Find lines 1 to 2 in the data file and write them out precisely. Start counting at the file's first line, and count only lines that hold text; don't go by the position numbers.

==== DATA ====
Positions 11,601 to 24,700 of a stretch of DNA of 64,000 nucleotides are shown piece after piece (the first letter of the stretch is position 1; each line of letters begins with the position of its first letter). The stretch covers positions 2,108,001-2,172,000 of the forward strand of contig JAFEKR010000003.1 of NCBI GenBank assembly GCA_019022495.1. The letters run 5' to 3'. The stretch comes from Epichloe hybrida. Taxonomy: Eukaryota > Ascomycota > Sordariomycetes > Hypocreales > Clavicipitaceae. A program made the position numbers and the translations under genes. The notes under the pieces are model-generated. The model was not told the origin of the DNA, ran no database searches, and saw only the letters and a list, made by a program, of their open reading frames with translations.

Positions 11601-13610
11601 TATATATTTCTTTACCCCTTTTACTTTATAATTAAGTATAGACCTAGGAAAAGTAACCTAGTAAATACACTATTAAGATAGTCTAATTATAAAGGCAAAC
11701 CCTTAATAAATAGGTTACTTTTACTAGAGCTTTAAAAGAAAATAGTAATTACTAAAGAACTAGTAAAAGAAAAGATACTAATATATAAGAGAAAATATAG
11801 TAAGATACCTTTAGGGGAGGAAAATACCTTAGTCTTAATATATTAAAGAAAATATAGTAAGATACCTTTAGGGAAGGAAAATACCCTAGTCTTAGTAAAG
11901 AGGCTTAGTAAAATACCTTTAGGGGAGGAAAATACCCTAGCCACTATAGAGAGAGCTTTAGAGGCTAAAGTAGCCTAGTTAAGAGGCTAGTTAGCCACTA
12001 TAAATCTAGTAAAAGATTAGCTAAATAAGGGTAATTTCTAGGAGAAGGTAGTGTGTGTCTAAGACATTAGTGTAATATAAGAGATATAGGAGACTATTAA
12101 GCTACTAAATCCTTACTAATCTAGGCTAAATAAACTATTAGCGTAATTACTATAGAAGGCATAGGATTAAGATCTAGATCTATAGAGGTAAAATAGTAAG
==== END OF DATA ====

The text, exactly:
Positions 11,601 to 24,700 of a stretch of DNA of 64,000 nucleotides are shown piece after piece (the first letter of the stretch is position 1; each line of letters begins with the position of its first letter). The stretch covers positions 2,108,001-2,172,000 of the forward strand of contig JAFEKR010000003.1 of NCBI GenBank assembly GCA_019022495.1. The letters run 5' to 3'. The stretch comes from Epichloe hybrida. Taxonomy: Eukaryota > Ascomycota > Sordariomycetes > Hypocreales > Clavicipitaceae. A program made the position numbers and the translations under genes. The notes under the pieces are model-generated. The model was not told the origin of the DNA, ran no database searches, and saw only the letters and a list, made by a program, of their open reading frames with translations.

Positions 11601-13610